An “identity” is something that is formulated from one or more identifiers and secrets that provide a statement of roles and/or permissions that the identity has in relation to resources. An “identifier” is information, which may be private and permits an identity to be formed, and some portions of an identifier may be public information, such as a user identifier, name, etc. Some examples of identifiers include social security number (SSN), user identifier and password pair, account number, retina scan, fingerprint, face scan, etc.

A “cloud computing environment” refers to a self-contained processing environment that includes physical and logical resources that are dispersed over a network, such as the Internet. The distributed nature of the cloud computing environment is abstracted and obscured from principals (users and automated services) of the cloud computing environments.

Various embodiments of this invention can be implemented in existing network architectures. For example, in some embodiments, the techniques presented herein are implemented in whole or in part in the Novell® operating system products, directory-based products, cloud-computing-based products, and other products distributed by Novell®, Inc., of Waltham, Mass.

Also, the techniques presented herein are implemented in machines, such as processor or processor-enabled devices. These machines are configured to specifically perform the processing of the methods and systems presented herein. Moreover, the methods and systems are implemented and reside within a non-transitory computer-readable storage media or machine-readable storage medium and are processed on the machines configured to perform the methods.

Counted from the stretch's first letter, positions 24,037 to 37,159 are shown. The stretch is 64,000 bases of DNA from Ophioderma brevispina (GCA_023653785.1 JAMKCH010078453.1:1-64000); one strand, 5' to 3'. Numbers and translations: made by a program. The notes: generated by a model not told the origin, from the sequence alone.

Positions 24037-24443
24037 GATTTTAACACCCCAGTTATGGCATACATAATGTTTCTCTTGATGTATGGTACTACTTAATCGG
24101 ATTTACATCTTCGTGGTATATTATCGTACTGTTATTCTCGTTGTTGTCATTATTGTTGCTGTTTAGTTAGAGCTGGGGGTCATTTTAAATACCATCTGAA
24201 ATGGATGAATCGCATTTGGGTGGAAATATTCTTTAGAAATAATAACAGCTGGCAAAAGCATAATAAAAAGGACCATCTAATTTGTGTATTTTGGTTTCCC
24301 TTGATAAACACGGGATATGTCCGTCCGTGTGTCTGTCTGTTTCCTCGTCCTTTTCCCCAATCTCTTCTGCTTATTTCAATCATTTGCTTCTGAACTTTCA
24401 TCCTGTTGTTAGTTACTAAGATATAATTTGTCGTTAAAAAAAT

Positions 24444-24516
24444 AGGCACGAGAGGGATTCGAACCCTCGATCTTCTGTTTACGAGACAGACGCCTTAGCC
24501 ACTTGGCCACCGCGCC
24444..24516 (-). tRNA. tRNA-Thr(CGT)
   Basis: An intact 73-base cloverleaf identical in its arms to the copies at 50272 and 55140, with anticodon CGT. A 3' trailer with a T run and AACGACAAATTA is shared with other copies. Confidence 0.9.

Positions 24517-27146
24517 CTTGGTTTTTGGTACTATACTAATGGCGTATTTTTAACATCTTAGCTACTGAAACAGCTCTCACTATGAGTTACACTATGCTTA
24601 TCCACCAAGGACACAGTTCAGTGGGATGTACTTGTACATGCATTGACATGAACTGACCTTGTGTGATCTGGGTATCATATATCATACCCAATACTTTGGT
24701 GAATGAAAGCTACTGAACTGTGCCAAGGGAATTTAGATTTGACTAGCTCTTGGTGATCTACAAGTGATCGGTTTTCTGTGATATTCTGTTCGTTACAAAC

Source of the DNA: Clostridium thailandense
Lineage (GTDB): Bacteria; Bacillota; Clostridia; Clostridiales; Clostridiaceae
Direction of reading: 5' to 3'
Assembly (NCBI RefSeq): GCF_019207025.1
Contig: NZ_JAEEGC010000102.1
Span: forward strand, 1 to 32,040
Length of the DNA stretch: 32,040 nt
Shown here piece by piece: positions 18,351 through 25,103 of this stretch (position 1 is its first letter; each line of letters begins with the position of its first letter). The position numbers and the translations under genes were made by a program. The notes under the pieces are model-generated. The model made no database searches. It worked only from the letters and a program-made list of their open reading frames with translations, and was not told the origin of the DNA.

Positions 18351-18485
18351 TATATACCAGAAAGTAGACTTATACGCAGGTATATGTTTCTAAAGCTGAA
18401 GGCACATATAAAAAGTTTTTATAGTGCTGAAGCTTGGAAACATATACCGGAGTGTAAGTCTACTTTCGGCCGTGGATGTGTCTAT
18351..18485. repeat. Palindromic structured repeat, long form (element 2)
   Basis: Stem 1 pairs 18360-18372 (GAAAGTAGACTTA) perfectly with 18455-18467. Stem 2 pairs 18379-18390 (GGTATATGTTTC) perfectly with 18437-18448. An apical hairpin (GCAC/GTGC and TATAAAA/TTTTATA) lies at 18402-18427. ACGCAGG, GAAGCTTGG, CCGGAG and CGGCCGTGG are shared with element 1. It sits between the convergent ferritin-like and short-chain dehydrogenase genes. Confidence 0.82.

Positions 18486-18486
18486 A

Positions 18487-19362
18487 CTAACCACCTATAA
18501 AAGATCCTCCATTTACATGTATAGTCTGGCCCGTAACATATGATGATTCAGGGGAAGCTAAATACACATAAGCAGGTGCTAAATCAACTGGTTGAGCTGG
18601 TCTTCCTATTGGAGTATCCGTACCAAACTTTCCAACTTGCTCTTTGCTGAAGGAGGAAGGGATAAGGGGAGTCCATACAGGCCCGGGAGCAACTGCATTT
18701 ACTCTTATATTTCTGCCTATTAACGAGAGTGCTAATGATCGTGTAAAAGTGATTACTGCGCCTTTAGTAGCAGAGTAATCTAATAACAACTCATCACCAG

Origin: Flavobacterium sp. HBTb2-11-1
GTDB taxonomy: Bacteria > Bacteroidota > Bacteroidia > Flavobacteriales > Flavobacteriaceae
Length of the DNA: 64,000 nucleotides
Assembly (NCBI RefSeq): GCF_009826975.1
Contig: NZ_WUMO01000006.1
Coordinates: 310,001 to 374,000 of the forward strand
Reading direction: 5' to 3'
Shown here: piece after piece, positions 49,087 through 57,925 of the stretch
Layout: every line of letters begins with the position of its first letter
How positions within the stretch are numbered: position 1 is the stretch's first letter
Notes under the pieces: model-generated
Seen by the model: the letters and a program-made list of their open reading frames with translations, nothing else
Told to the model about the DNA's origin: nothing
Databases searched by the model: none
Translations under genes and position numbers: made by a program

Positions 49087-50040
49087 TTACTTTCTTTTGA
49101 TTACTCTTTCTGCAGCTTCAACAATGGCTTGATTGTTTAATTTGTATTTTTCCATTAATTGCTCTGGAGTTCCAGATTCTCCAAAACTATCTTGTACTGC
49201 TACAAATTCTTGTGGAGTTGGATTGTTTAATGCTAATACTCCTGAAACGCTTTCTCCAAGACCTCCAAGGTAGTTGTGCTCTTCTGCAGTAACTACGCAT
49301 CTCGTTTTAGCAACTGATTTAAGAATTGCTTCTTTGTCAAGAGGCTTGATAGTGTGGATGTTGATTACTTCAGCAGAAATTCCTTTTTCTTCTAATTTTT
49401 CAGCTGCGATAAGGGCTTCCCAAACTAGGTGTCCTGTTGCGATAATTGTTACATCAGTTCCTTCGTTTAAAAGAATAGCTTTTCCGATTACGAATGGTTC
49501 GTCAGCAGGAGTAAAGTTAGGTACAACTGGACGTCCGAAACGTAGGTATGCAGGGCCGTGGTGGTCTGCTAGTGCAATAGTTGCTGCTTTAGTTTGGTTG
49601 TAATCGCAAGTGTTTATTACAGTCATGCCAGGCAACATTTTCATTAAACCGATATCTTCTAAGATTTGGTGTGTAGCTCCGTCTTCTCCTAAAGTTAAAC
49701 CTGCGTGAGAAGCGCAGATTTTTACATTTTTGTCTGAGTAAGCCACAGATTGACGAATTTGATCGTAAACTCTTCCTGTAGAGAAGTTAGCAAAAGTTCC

Of course, the embodiments of the invention can be implemented in a variety of architectural platforms, devices, operating and server systems, and/or applications. Any particular architectural layout or implementation presented herein is provided for purposes of illustration and comprehension only and is not intended to limit aspects of the invention.

It is within this context that embodiments of the invention are now discussed within the context of FIGS. 1-12.

FIG. 1 is a diagram of a method 100 for cloud communications, according to an environment, according to an example embodiment. The method 100 (hereinafter “cloud configurator service”) is implemented in a machine-accessible and non-transitory computer-readable medium as instructions that execute on one or more processors (machines, computers, processors, etc.). The machines are specifically configured to process the cloud configurator service. Furthermore, the cloud configurator service is operational over and processes within a network. The network may be wired, wireless, or a combination of wired and wireless. In an embodiment, the network is the Internet.

At 110, the cloud configurator service configures a first process (service or resource) within a first cloud computing environment (FCCE). This is done so the first process can manage select messages occurring within a communication channel within the FCCE. Example configuration information and an example configuration database for achieving the configuration is presented below with the discussion of the FIG. 4.

In an embodiment, some of the messages are parameters directed to an executable process within the FCCE and used by that process to perform some data manipulation and perhaps generate some output. In other cases, the messages are actions or instructions that are to be performed. In still other cases, the messages are notifications or informational messages. It is noted that the messages can be a combination of these things and other things. So, a message is a communication of information.

At 120, the cloud configurator service instantiates the FCCE with the first process executing within the FCCE.

The communication channel is logically constructed within the FCCE based on an identifier associated with the messages. In another case, events of defined types can logically define the communication channel. In yet another situation, a defined logical port can be defined for identifying the select messages of the communication channel. The first process manages the communication channel.